Sound: The audio was presented in 2.0 Dolby Digital English with some separation between the channels but not much. In general, the audio was very solid with excellent voice actors providing the vocals to the characters. Stern, Elliot, and Miller, as Dilbert, Dogbert, and the Boss were all perfectly cast and provided exactly the right inflections and attitudes needed for the beloved characters.

Extras: The best extra was a nearly twenty minute long feature, Making Dilbert Work, where Scott Adams, many of the voice actors, and creative staff contributed their opinions on how the show came together. It started off with Mr. Adams telling something about how he started the Dilbert comic strip (having worked at a bank and phone company) and then going into the personalities behind the staff and characters. The other extra of note was the set of four clip compilations; Dogbert Speaks, You're Not The Boss Of Me, Marketing Or Felonious Activity, and Catbert: Feline Or Pure Evil. Each was hosted by Scott Adams and contained several minutes of clips from the show relating to its theme. Lastly, there were some trailers and a paper insert that provided some information on the episodes. The DVD case itself was the foldout kind with pictures from the show on the discs and background, all contained in a cardboard slipcase.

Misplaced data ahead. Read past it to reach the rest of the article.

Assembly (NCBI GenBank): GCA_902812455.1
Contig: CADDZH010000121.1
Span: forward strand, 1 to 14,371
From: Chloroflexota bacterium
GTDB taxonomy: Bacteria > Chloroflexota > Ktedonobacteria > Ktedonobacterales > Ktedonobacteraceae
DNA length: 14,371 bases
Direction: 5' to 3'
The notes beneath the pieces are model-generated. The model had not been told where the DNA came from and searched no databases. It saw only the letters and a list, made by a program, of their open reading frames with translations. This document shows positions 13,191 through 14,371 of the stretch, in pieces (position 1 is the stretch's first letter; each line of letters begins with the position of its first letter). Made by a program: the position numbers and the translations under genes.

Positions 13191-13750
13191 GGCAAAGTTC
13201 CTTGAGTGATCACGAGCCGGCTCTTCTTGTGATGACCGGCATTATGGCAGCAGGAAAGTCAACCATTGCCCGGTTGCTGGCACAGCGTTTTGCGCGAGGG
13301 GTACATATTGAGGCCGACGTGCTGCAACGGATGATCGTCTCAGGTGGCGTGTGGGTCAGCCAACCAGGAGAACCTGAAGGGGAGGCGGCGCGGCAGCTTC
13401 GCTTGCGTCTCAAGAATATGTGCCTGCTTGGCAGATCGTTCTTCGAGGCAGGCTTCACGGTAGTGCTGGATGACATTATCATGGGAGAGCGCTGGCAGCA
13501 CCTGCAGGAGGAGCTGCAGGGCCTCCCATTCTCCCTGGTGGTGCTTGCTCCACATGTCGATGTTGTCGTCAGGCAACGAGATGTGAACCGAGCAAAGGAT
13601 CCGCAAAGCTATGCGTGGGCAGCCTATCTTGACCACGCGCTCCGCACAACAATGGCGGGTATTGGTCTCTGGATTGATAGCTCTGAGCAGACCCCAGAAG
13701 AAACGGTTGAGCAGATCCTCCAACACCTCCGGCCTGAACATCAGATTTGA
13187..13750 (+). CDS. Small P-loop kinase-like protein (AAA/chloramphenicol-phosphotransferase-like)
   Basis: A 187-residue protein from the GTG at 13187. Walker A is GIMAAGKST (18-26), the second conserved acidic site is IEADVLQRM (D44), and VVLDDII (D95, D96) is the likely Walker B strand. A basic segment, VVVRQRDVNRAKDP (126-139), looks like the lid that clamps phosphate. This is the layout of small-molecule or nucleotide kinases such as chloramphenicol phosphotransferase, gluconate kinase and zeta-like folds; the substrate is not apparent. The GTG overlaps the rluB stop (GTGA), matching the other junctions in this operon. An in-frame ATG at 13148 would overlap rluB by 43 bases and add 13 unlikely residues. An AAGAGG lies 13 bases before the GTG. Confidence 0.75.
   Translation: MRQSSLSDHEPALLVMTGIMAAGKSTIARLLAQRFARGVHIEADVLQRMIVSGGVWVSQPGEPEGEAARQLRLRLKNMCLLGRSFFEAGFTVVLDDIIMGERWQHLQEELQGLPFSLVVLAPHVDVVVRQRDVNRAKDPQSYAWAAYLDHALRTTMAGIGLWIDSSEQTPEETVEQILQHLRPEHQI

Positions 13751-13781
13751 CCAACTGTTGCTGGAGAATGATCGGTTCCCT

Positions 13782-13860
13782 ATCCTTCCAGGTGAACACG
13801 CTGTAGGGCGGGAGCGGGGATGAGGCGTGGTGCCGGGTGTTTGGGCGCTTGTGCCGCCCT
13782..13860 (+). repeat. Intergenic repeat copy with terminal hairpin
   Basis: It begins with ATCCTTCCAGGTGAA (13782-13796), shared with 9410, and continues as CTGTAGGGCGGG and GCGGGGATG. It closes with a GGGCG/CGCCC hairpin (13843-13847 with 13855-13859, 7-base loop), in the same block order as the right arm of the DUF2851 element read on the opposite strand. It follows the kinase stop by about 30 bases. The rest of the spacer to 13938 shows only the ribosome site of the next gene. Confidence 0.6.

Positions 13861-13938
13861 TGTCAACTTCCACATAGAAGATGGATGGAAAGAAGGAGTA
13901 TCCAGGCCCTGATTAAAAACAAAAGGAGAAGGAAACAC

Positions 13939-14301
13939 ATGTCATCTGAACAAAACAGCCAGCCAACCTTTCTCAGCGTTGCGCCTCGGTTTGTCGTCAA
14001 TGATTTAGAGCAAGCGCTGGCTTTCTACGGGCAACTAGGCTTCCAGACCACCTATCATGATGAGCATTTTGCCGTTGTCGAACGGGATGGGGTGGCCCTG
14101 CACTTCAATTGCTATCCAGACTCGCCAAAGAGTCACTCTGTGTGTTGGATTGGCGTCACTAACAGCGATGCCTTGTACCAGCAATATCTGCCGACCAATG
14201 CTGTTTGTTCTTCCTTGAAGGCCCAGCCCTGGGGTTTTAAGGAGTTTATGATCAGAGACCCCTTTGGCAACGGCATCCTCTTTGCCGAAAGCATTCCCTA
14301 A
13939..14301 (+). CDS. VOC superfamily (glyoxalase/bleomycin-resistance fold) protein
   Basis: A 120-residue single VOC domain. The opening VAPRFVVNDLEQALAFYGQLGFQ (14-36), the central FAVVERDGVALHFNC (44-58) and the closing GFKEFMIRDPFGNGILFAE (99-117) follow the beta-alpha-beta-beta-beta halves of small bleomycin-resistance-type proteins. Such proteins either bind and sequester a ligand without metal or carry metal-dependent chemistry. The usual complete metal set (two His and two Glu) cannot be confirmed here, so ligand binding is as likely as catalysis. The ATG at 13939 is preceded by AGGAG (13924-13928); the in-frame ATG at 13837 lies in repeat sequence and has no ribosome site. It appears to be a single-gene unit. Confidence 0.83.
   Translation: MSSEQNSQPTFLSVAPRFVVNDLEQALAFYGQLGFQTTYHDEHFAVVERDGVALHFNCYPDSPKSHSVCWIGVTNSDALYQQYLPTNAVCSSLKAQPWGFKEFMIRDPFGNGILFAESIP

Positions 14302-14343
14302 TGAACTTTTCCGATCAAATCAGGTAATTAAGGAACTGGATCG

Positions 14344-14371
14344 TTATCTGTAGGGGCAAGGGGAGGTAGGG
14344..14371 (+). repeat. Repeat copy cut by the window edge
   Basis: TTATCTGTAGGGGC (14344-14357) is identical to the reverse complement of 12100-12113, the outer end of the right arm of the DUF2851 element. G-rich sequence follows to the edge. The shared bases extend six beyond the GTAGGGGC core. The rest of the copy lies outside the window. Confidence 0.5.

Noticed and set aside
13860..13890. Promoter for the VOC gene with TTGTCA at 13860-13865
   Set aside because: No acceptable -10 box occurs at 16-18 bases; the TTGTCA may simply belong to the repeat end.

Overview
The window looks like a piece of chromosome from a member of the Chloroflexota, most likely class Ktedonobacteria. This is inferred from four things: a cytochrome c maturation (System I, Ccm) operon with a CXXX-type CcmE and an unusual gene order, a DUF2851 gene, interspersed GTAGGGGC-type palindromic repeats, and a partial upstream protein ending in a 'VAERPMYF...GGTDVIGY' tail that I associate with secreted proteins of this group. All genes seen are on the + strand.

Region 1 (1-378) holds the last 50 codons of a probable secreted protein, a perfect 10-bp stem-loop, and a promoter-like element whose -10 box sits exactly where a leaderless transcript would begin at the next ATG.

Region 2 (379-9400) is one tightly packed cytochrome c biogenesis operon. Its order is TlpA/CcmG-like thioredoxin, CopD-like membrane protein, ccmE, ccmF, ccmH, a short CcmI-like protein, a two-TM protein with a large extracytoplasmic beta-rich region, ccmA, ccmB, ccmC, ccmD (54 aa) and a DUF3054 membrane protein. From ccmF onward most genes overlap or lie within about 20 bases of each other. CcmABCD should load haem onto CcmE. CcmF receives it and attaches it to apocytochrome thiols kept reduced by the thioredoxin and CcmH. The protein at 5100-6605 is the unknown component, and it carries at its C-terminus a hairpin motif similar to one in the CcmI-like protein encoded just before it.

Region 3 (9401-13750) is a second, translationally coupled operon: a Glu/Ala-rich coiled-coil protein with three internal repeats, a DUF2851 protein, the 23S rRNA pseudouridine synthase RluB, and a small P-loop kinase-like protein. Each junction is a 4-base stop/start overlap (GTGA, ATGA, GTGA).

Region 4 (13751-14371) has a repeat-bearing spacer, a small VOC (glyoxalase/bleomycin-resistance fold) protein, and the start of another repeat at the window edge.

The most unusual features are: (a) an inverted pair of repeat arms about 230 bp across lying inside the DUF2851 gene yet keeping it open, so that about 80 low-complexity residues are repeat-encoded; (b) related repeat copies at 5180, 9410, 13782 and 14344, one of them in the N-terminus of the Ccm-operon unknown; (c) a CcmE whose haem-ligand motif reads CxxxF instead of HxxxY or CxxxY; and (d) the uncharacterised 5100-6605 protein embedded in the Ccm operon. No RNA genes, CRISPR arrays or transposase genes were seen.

Final Thoughts: If the series had been given a better chance and stuck to the kind of material that has made the comic strip so successful, I think it could still be airing today. Even the worst episodes had something to like and the best ones shined brightly compared to similar animation works on television. With the solid technical values and plethora of episodes, Dilbert: The Complete Series, is definitely a keeper for fans and non-fans alike. If you've ever been frustrated by a stupid supervisor, nonsensical workplace rules, or co-workers from hell, you'll identify with the show.